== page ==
Whenever Ryan Bethencourt meets a promising start-up making an alternative to animal products, he knows who to call.
The “vegan mafia” is a group of powerful vegans across the country who fund start-ups, and try to wean people from their dependence on animal products.
“There’s a whole community of us that are building and funding vegan companies,” said Bethencourt, himself a longtime vegan, who runs a bio-tech accelerator called IndieBio.
The “vegan mafia” nickname is an informal nod to the so-called “PayPal mafia” — a group of powerful Silicon Valley investors and founders such as Peter Thiel, Elon Musk, and Reid Hoffman, who worked at the payments start-up in the 1990s.
The best-known start-ups in the space include Beyond Meat and Impossible Foods, which make plant-based meat-like and cheese-like products; and Pembient, which bioengineers wildlife products in a lab, like rhino horn and elephant ivory.
Some members of the vegan mafia are technology-focused venture capitalists such as Bill Maris, whom Bethencourt met at a vegan dinner, while others are former financiers or entrepreneurs who made their money elsewhere. (Maris confirmed that he’s vegan, but declined to discuss his investments through a spokesperson.)
The network also includes:
- Kyle Vogt, CEO of Cruise, a self-driving car technology acquired by General Motors for more than $1 billion;
- Kevin Boylan, a former Wall Street trader who runs a fund for plant-centric companies called PowerPlant Ventures;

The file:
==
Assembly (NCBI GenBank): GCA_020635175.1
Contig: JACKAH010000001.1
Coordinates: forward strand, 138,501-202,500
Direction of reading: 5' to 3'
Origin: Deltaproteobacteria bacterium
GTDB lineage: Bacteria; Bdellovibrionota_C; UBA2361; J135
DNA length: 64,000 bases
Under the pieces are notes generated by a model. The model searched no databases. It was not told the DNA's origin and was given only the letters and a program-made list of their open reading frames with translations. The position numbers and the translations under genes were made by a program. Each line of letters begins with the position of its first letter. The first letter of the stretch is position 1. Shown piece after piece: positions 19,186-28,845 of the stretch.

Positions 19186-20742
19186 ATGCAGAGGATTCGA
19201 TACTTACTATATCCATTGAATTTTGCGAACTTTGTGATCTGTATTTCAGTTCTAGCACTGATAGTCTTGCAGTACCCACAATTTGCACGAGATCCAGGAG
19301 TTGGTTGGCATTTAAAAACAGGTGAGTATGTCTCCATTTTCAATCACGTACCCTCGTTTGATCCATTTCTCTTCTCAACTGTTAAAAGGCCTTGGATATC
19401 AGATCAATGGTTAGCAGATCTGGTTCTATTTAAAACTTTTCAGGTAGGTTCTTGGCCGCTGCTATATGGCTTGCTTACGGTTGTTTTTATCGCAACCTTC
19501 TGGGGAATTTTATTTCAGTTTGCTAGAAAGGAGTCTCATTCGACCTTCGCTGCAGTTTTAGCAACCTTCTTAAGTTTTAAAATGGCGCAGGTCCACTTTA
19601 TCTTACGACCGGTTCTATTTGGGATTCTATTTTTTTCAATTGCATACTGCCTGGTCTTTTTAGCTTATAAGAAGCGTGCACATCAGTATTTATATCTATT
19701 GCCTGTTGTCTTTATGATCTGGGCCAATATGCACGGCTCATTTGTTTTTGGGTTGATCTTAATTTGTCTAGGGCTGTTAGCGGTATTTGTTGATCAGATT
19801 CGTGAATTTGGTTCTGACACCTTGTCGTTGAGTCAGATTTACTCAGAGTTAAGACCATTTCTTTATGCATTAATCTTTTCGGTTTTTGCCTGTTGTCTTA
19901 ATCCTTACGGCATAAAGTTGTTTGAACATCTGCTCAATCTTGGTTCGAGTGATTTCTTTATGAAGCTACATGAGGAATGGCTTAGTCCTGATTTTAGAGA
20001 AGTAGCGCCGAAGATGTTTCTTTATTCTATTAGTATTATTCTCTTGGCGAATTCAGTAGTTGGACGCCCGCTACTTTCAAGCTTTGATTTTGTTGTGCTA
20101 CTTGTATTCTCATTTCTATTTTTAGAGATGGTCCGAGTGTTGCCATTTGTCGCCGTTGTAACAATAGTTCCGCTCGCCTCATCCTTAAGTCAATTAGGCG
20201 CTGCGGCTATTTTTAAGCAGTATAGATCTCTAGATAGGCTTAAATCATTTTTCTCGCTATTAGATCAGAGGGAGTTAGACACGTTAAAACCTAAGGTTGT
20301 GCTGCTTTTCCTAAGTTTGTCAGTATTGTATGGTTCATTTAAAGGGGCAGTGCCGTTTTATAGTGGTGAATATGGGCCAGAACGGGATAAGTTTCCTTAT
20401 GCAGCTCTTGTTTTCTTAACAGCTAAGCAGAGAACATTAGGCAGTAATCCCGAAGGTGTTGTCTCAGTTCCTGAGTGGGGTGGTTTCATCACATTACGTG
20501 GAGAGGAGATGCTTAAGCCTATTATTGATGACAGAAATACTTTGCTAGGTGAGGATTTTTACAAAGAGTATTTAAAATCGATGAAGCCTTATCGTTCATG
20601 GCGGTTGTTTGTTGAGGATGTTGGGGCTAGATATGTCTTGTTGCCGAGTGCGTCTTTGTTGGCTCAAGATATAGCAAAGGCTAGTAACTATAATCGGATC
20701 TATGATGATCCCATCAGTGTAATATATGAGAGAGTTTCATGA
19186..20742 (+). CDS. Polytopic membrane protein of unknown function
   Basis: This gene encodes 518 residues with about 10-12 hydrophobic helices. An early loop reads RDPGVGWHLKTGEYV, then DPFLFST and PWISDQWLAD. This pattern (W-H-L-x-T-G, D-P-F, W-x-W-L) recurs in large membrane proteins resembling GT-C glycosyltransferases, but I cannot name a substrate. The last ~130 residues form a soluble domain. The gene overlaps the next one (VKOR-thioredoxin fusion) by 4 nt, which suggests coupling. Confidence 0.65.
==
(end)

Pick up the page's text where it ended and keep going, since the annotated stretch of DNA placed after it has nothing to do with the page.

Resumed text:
- His business partner Mark Rampolla, founder of ZICO Coconut Water;
- Jody Rasch, a former Moody’s senior vice president managing a fund called VegInvest;
- Seth Bannon, a social entrepreneur and founding partner at a seed fund called Fifty Years; and
- Lisa Feria, CEO of Stray Dog Capital, a fund that also invests in early-stage companies.
CNBC interviewed half-a-dozen members of this mafia, who all stressed that they aren’t solely investing in products intended for other vegans.
Instead, they are investing in products that appeal to the masses because they are healthier and cheaper.
One example of that is Geltor, which is designed to be less expensive than gelatin — which that involves boiling the skin, tendons, bones from cows and pigs in a vat — as well as cruelty-free.
Or Boylan’s portfolio company, an eatery chain called Veggie Grill, which primarily serves people who also eat meat.
Many of these investors said they were particularly impressed by the team behind Beyond Meat, which convinced major grocery chains like Whole Foods and Safeway to sell its lab-grown burgers in the meat section. Beyond Meat also got an investment from meat processing giant Tyson Foods.